In light of the shooting in Connecticut, Iowa officials are asking schools to review their safety plans.
Governor Terry Branstad and Iowa’s Department of Homeland Security and Emergency Management say schools have a new tool to help them gauge the effectiveness of their safety plans.
The School Safety Guide went out to hundreds of schools in early 2012; it covers a variety of emergencies, including how to respond to a gunman.
Homeland Security is also working to offer what are called, active shooter classes to law enforcement and other first responders, which first came about after the Columbine shooting. More than 41,000 first responders have taken the course over the past nine years.
Political and education leaders in other states have talked about arming teachers, and having them take a similar course to better protect students, but Governor Branstad and his Homeland Security Chief Mark Schouten are not in favor of that move.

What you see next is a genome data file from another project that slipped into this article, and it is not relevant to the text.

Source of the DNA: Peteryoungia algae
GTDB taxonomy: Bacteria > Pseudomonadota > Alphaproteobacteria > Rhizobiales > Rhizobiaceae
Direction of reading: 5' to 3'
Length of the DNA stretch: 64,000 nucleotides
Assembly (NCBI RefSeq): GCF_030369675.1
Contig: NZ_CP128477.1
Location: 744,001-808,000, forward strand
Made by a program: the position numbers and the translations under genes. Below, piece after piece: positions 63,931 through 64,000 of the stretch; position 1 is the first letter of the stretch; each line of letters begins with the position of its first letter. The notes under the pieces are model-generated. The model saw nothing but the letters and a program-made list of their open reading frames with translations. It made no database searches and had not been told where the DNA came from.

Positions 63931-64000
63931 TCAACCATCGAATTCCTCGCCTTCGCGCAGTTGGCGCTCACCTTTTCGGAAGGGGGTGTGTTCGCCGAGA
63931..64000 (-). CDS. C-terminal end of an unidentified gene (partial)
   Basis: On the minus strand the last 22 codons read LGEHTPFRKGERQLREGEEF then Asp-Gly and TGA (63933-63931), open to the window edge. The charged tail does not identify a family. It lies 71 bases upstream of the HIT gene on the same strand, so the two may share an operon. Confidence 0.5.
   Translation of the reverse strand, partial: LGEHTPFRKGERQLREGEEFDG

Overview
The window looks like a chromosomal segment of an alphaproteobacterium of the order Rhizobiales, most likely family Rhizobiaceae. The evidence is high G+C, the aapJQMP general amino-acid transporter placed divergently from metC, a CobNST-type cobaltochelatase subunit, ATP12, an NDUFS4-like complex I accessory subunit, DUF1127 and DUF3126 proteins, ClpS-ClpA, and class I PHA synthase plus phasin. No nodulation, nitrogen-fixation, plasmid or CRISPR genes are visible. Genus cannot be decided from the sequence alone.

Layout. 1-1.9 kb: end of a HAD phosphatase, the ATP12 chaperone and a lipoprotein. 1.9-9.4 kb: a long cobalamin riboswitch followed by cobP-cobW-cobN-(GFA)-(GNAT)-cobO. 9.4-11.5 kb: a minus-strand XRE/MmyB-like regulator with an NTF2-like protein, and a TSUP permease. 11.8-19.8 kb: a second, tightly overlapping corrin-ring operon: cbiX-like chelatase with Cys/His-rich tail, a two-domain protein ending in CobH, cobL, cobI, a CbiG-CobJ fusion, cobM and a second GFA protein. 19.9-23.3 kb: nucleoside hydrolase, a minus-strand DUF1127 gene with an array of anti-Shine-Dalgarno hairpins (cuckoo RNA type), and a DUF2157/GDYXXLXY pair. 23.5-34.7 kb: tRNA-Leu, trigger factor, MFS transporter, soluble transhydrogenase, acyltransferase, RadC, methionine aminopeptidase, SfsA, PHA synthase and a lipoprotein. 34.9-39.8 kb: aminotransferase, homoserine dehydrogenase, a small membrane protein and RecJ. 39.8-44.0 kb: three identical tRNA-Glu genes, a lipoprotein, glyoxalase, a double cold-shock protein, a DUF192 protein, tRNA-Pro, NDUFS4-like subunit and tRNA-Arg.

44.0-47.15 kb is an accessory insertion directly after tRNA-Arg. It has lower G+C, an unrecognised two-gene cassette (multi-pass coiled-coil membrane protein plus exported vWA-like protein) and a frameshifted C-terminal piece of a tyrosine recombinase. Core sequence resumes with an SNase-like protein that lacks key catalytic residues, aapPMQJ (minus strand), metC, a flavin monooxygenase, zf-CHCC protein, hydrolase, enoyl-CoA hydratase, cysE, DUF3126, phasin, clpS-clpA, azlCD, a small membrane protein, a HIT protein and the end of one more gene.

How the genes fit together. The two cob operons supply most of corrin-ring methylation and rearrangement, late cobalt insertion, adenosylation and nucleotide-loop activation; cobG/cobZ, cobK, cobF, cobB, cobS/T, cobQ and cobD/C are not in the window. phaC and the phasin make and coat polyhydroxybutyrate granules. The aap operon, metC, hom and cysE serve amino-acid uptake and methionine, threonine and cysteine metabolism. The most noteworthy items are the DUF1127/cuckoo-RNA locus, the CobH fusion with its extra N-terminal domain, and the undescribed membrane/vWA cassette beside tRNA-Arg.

“The difficulty in this is that the first responders are trained to do this business. They do it, and they do it carefully, and they do it correctly. That’s a difficult question of whether we should train our teachers who primary mission is to teach…to be shooters.” Schouten said.
For the time being they are both urging administrators to check for how their main entrances are designed and review their new School Safety Guide.
The Connecticut shooter apparently broke through glass near the front door so he could force his way inside the school.
There have also been calls for stricter gun laws across the country; Branstad noted that Connecticut has among the nation’s strictest gun-control laws, so such measures “don’t necessarily solve the problems.”
Instead, he says we should focus on preventative measures like not approving firearm licenses for Iowans with histories of mental illness.